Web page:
Brian K. Vaughan, popular writer for "Y: The Last Man," "Ex Machina" and "Runaways," brought his sharp wit and affable personality to a loose, free-wheeling Q&A session at this year's WonderCon.
In response to questions from the audience, Vaughan talked about how he broke into the comics industry as a "film school geek at NYU." He said, "There was a Marvel Comics editor, James Felder, who had decided that comics had become too incestuous. At Marvel, the writers were former editors, who were former assistant editors, who were former interns. They said, 'Let's go to NYU and find, as it were, classically trained people.' NYU wasn't a huge fan of comics. We had to meet in secret, like Anne Frank, but Felder and Marvel taught me the ins and outs of comics writing."
Vaughan has maintained his relationship with Marvel Comics over the course of his career, writing issues of "Mystique," "Dr. Strange: The Oath" and "Ultimate X-Men." He recently completed his tenure on the popular "Runaways" ongoing series with artist Adrian Alphona.
He said, "Adrian and I felt that this last arc, the one that ended on Wednesday, was the best one we had done so far. We had more ideas of what to do after that, but they were never quite as good as the high points we reached. Since we were always slightly on the bubble, we always knew that if we ever did something less than our best, it might kill the book. So we thought, 'Maybe we should cede it to somebody else, someone new who we could turn it over to. When Joss Whedon expressed interest, that's just too big an opportunity to turn down."
Vaughan said that he has been tremendously influenced by the creator of "Buffy the Vampire Slayer" and is excited at turning the authorial reins over to him. "It still doesn't make sense to me. It's like George Clooney joining the cast of 'Scrubs.' It's cool and it kinda makes sense, but why are you doing that?"
Vaughan said that he has read Whedon's first three scripts and that they are "aggressively good."
According to Vaughan, Brian Michael Bendis has plans for the Hood, another Marvel character Vaughan put his stamp on. Vaughan said, "In some way I feel like a traitor in taking a break from Marvel for while, but I always say that with Bendis doing something with the Hood and Whedon taking over 'Runaways,' it's like my kids have been adopted by Brad Pitt and Angelina Jolie. It's sad to leave them, but their new parents are hot, rich and will take very good care of them."
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One woman in the audience praised Vaughan for his well-rounded depictions of his female characters, particularly in "Y: The Last Man" from DC Comics/Vertigo. She asked whether he gave special thoughts about spreading a feminist message through the adventures of sole surviving male Yorick Brown.
Vaughan said, "When I was writing 'Swamp Thing,' people never asked 'How do you write a talking plant?' But I do get that a lot, 'Why do you write women who are not idiots?" It's disturbing to think that's not the norm in this medium. I never thought to set out with a mission. I write people like people in my life. I have a wife who's pretty OK and had a strong mom and sister growing up."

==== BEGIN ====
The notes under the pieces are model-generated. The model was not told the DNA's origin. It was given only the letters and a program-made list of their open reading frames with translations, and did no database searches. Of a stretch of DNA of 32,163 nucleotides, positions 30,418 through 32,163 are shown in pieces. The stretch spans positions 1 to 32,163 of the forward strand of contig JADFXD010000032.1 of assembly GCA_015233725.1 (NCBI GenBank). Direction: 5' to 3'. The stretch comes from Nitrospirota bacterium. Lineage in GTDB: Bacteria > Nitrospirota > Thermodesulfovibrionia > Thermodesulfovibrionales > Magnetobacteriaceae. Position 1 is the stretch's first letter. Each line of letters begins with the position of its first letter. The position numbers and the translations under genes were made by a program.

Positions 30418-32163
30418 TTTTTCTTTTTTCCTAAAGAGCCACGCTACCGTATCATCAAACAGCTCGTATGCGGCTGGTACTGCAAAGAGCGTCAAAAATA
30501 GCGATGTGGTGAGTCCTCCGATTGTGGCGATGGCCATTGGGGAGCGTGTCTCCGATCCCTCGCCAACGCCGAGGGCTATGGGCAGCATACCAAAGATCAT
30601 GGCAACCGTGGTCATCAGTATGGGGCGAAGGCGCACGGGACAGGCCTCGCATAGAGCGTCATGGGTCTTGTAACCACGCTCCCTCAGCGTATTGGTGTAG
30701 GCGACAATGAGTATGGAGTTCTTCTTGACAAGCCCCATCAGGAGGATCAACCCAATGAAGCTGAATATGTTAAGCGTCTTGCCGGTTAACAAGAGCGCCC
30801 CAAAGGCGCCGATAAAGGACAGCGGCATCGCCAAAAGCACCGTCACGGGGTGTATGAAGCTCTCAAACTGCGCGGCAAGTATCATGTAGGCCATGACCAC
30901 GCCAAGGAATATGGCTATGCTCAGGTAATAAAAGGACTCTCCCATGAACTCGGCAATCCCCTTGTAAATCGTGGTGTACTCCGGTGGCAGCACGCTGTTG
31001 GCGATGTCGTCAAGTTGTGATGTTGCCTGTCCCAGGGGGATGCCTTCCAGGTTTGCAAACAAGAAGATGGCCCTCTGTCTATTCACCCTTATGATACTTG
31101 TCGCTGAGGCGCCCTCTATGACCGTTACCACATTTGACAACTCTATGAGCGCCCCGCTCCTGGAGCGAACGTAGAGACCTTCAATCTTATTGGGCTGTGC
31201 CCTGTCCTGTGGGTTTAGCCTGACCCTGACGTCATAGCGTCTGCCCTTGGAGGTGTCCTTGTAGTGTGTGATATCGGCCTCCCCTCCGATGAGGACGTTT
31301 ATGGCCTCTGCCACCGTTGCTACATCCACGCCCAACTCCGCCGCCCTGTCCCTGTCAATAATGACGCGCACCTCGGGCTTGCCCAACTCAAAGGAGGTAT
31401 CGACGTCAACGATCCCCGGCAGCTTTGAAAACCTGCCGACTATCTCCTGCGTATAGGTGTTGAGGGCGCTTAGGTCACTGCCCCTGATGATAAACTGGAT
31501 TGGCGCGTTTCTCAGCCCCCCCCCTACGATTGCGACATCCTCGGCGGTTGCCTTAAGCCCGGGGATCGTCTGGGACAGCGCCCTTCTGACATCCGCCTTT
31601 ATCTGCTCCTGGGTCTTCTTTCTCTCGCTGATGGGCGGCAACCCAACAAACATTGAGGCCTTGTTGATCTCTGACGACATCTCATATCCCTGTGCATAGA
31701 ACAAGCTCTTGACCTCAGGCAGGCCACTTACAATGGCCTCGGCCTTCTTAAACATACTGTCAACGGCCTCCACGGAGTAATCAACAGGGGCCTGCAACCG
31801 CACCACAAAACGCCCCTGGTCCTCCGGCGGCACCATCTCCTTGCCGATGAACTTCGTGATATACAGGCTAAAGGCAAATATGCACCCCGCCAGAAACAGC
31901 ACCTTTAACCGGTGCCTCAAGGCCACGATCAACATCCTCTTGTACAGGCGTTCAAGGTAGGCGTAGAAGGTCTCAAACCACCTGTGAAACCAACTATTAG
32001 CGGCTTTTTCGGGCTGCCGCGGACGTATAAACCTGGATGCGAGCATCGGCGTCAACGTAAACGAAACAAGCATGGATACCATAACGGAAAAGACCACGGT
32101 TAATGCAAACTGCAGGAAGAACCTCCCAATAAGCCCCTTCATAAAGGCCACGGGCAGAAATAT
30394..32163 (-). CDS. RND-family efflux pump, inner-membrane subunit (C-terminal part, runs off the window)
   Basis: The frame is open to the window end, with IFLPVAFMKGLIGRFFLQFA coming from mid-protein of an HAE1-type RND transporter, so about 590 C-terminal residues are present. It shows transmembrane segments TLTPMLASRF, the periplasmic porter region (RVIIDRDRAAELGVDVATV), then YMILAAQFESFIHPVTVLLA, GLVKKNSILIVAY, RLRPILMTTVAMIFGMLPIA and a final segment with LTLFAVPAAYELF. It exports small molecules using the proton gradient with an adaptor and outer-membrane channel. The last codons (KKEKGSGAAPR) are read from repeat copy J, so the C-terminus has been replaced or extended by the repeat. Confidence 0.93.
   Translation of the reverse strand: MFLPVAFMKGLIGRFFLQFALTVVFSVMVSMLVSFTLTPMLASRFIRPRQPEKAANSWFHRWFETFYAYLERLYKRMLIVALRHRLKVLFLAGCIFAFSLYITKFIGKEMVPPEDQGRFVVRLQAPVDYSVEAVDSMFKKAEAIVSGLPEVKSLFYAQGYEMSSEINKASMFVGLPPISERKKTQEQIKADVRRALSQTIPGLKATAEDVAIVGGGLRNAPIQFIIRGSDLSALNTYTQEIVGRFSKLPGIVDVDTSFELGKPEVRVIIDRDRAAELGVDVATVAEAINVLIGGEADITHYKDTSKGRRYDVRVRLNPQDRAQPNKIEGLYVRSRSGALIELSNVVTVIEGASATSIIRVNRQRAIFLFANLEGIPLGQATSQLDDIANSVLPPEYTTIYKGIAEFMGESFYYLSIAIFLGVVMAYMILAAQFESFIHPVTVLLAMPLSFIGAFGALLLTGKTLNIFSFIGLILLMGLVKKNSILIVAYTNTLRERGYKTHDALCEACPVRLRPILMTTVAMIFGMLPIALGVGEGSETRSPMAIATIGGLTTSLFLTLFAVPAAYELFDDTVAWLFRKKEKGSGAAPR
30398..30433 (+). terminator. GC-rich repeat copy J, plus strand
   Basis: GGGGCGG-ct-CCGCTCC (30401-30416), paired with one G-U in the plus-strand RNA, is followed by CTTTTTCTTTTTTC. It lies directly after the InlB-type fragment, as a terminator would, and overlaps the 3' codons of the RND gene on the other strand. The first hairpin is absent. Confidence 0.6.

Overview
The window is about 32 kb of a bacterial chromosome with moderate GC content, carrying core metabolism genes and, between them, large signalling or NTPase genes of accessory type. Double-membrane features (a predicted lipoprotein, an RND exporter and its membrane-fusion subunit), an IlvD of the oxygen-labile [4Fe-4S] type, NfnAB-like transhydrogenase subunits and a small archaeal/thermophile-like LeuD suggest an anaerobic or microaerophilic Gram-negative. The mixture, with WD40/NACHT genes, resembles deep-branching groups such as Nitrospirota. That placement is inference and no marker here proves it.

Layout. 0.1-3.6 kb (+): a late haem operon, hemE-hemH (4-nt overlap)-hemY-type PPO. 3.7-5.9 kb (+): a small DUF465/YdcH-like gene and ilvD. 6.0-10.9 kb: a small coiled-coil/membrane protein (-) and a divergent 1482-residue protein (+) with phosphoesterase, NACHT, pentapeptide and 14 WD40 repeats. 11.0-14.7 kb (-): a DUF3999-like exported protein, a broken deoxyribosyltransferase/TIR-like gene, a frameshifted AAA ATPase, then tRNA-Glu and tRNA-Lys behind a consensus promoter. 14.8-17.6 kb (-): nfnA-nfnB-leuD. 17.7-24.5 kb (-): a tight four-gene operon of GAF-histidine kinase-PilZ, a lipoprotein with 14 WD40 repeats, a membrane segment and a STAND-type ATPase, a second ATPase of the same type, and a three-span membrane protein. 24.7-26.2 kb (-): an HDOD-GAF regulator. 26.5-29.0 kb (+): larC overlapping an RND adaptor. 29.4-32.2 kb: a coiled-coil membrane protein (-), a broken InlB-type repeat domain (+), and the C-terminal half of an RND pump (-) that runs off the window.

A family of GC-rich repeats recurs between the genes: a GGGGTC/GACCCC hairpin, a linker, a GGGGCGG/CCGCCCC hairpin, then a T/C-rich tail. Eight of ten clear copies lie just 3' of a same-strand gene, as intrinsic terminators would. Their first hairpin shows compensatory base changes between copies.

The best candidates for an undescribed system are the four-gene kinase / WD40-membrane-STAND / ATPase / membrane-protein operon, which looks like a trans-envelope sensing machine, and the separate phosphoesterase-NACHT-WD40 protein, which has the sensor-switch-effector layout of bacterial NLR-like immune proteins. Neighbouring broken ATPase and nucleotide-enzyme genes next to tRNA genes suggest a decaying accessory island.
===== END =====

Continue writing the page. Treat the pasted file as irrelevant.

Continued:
About his collaboration with "Y" co-creator Pia Guerra, Vaughan said, "I think people assume we work along stereotypical gender lines on that book. But Pia likes drawing people riding motorcycles and crashing through windows and I like people quietly talking."
Asked whether his politics match those of Mayor Hundred in "Ex Machina" from Wildstorm Comics, Vaughan said, "I guess I would rather hang out with him rather than Yorick, who's just a bit of a douche. I'd like to go out to dinner with Mayor Hundred but I wouldn't necessarily vote for him."
A number of audience members wanted to talk about "Pride of Baghdad," the DC/Vertigo hardcover Vaughan created with Nikko Henrichon. Asked about the accuracy of the story, Vaughan said, "Well, lions do not talk. That's strike one."
He then went on to say that he had always wanted to do a talking-animal book and a book about the Iraq but had never thought about bringing the two ideas together until he read in the foreign press a tiny article about four lions escaping the Baghdad zoo during the American invasion.
Vaughan said, "It sounded like a really bad idea to talk about Iraq inside of a talking animal comic book, but that's usually when I get most passionate. It would either be a spectacular mess or something really good."
With "Runaways" finished, "Y" closing in on its conclusion and "Ex Machina" soon to be his only ongoing series, Vaughan was asked about his plans for new work in comics. His answer: "It's off to TV. Screw you people."
Actually, Vaughan still has a number of superheroes projects in the pipeline, including a "Midnighter" issue for Wildstorm, a Faith-based storyline for the Dark Horse Comics "Buffy" series, and he and Eduardo Risso of "100 Bullets" are doing "a crazy Wolverine thing" for Marvel.
"Working with Eduardo and on 'Dr. Strange' are probably my swan song to company-owned superheroes," Vaughan said. "Not that I don't love them, but I think other guys do a much better job with them than I do."
The film and television industries are reaching out to Vaughan, however. He has completed drafts for move adaptations of "Y" and "Ex Machina," and he recently joined the writing staff of the hit ABC series "Lost."
Asked whether he knows the solutions to the mysteries posed by co-creators J.J. Abrams and Damon Lindelof, Vaughan said, "I do. I know all of the secrets of 'Lost.' I'm only three drinks away from telling you any one of them."